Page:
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African Ministers Look at Prospect for Continent Free of AIDS

Rome's mayor told African health ministers Friday that new governance on a global scale and a change of priorities is needed to combat the scourge of AIDS in the world. The ministers gathered for a conference titled "A Dream for Africa: Children Without AIDS," organized by the Catholic Community of Sant'Egidio.

Rome Mayor Walter Veltroni said, although it is true that words are insufficient to combat the AIDS pandemic, keeping silent is equivalent to death.

Mr. Veltroni opened the third International Conference on the program, Drug Resources Enhancement against AIDS and Malnutrition, also known as DREAM, at Rome's City Council. Health ministers from 15 African countries attended the event.

The DREAM program was launched by the Catholic Community of Sant'Egidio to fight AIDS in sub-Saharan Africa. It began in Mozambique in March 2002. Now its activities are also under way in Malawi, Guinea Bissau, Guinea Conakry and Kenya.

Mr. Veltroni told participants at the conference that AIDS has already caused nearly 25 million deaths, and there are 39.5 million people in the world suffering from HIV/AIDS. More than three million died in the last year, he said - that's 8,000 people a day.

The most serious crisis continues to be in sub-Saharan Africa, where 64 percent of HIV-infected patients live. The mayor said more than half are women, and three in four are under the age of 24.

Among those present at the conference was Professor Brazao Mazula, rector of Maputo University in Mozambique, who described AIDS as an atomic bomb.

He said, "it's an atomic bomb, which kills slowly, which has a multiplying effect and which makes no distinctions. It's a massive atomic bomb, which is destructive and feeds from hunger, poverty and conflicts in our countries."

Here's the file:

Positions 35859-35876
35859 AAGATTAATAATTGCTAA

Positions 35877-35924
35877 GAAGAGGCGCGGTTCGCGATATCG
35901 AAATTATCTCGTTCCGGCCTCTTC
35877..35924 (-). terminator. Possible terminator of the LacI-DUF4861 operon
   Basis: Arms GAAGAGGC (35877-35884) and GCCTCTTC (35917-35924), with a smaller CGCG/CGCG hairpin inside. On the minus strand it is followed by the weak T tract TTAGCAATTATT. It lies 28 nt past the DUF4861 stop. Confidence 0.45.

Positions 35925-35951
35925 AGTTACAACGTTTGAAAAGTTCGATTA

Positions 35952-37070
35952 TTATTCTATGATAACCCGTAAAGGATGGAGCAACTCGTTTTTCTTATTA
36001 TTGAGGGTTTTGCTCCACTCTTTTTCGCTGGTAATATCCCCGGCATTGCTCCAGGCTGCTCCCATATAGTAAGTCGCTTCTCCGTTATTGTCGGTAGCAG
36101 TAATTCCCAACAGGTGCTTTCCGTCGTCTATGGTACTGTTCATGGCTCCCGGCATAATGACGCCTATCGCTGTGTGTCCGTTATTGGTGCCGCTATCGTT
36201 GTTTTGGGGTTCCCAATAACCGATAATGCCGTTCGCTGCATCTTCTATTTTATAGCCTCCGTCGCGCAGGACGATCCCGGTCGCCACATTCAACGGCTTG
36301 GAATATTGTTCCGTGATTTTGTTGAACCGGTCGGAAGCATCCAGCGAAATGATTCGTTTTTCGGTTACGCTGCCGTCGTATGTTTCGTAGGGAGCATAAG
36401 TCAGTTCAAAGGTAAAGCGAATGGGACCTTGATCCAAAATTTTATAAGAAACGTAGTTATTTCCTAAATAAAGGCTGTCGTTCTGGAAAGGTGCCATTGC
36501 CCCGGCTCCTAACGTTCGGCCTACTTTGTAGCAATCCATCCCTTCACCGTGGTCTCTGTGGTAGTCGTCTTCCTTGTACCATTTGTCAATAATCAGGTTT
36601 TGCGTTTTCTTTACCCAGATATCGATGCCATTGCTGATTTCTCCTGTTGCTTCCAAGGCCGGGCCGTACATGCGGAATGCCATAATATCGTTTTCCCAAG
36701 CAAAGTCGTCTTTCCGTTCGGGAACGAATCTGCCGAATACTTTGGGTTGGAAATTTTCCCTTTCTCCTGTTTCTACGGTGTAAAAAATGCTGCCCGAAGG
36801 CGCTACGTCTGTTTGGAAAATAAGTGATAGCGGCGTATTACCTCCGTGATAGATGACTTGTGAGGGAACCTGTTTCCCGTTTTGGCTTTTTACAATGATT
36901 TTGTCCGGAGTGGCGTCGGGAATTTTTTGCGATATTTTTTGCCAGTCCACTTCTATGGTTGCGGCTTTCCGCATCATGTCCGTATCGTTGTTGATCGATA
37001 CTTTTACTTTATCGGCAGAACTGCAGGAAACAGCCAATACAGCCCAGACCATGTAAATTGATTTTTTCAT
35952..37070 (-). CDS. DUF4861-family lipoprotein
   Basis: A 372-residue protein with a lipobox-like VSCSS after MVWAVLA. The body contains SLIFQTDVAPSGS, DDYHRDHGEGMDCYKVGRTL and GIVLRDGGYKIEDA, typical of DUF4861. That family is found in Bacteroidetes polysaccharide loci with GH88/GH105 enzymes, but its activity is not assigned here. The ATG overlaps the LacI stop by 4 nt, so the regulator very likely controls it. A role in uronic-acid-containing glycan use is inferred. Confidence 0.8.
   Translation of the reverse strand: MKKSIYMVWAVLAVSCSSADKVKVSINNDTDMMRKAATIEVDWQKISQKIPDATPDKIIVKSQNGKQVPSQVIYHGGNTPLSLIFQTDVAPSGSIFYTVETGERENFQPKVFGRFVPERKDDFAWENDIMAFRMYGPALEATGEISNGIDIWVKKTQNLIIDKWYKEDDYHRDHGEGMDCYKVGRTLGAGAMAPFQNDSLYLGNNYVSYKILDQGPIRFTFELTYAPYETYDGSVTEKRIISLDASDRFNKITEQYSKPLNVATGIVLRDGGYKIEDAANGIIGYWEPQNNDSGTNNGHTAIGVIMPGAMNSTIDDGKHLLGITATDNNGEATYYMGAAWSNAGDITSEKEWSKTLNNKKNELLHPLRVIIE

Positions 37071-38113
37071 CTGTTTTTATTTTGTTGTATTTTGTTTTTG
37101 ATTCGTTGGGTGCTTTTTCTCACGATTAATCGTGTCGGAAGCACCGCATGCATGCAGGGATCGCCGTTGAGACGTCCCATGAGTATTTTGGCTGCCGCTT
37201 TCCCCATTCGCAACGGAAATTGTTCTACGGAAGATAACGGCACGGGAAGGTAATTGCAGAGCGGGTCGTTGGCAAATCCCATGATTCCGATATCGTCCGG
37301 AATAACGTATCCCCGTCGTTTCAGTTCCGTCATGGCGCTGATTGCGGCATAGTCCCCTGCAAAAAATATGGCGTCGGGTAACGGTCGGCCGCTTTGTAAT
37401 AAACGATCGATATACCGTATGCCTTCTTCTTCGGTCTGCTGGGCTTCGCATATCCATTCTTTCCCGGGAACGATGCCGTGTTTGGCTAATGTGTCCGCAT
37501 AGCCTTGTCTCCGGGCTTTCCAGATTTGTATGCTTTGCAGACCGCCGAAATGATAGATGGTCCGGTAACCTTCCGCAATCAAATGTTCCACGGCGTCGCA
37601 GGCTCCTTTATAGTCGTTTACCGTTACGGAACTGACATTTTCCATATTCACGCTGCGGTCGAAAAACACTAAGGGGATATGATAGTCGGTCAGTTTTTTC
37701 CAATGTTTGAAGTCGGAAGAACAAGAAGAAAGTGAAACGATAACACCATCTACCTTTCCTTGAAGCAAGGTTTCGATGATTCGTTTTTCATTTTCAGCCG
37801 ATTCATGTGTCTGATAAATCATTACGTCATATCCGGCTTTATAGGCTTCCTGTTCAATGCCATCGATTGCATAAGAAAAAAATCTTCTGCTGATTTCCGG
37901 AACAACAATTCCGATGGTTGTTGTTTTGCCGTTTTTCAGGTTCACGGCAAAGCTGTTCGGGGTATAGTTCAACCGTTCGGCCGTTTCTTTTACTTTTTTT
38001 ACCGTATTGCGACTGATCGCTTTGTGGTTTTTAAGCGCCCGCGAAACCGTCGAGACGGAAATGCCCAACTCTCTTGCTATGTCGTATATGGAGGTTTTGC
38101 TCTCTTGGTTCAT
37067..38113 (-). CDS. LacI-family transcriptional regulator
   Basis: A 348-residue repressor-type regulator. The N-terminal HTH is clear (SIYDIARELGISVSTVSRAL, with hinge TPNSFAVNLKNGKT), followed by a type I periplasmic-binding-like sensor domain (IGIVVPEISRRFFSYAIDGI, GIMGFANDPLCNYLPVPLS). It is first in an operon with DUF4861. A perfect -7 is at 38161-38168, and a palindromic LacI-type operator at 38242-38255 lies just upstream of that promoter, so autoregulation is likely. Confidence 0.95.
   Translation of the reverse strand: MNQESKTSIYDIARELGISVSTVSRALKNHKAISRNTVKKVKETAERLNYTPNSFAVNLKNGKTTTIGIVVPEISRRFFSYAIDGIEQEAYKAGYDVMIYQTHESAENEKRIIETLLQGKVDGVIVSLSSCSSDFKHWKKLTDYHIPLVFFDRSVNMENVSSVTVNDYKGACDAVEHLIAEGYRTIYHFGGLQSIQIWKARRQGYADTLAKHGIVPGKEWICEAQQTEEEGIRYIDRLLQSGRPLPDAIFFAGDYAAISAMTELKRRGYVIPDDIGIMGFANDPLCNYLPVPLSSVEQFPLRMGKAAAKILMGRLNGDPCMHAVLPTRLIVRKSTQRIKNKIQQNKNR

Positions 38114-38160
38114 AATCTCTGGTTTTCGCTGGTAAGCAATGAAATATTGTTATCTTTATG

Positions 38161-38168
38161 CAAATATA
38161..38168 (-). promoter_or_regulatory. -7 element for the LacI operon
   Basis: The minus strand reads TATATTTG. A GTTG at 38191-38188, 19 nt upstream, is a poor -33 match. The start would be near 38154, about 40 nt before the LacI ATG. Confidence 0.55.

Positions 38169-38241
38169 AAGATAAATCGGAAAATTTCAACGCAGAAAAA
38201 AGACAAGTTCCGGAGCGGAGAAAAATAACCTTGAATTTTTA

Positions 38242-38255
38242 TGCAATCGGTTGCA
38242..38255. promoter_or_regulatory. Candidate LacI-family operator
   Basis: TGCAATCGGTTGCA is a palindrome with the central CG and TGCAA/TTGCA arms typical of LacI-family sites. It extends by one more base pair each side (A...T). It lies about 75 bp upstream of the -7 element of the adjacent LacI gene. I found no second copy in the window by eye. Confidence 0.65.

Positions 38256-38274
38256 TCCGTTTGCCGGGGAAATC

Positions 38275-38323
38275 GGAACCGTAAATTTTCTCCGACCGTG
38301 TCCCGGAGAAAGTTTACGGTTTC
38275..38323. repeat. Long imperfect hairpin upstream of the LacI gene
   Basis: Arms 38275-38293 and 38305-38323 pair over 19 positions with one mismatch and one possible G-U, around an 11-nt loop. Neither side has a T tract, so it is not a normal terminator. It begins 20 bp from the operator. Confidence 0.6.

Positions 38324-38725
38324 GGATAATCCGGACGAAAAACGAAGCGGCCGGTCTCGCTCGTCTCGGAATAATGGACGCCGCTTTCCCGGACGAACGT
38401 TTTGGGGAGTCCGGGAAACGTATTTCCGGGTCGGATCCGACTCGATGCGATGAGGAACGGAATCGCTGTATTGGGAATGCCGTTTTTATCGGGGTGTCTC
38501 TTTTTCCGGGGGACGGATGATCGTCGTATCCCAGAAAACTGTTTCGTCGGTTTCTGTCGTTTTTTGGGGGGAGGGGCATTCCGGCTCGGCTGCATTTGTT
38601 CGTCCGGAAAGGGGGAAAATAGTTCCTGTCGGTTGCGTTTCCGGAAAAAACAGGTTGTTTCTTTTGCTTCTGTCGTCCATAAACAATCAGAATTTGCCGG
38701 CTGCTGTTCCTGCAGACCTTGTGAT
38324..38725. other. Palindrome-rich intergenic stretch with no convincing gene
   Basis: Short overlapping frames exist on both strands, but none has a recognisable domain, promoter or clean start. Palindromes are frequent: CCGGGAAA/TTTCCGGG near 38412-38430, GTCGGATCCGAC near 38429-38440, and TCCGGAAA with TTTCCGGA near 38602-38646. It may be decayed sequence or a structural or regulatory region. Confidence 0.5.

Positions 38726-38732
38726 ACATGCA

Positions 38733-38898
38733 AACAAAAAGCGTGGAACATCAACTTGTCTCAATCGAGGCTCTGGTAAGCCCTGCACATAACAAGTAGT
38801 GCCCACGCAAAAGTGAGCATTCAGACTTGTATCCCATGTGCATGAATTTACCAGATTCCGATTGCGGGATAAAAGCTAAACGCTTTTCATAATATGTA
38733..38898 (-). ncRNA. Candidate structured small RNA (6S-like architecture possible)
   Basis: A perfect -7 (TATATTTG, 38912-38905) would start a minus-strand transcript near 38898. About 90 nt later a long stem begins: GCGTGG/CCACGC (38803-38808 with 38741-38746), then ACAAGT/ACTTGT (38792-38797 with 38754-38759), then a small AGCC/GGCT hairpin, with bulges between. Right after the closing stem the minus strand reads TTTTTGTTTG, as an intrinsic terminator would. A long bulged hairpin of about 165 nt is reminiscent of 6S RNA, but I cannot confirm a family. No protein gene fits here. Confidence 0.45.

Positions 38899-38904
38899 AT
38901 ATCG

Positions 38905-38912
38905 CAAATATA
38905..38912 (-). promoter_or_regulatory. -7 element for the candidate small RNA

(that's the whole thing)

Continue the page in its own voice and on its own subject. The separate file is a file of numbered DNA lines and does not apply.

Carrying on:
The Rome mayor said Africa would have no future, if the international community does not address the situation. He says rich countries need to become convinced of the urgent need for change, and vastly increase spending to fight the disease.

Katherine Marshall, personal counselor of the president of the World Bank, said partnerships are absolutely vital.

"If there is one lesson from HIV/AIDS to date, it is that it cannot be conquered, it cannot be addressed alone," she said.

Mr. Veltroni said new governance on a global scale and a change in priorities is needed, with more participation and transparency, greater financing and more concrete actions if an AIDS-free Africa is to be achieved.

Cardinal Renato Martino, president of the Vatican's Council for Justice and Peace, reminded those present that the program is not just a dream, but an extraordinary work plan.

"DREAM wants to be a response to the cry of pain that is coming from the African continent," Cardinal Martino said.

The cardinal said it is imperative for the entire international community to give a future of hope to Africa. And this, he added, means giving a future of hope and civilization to the whole world.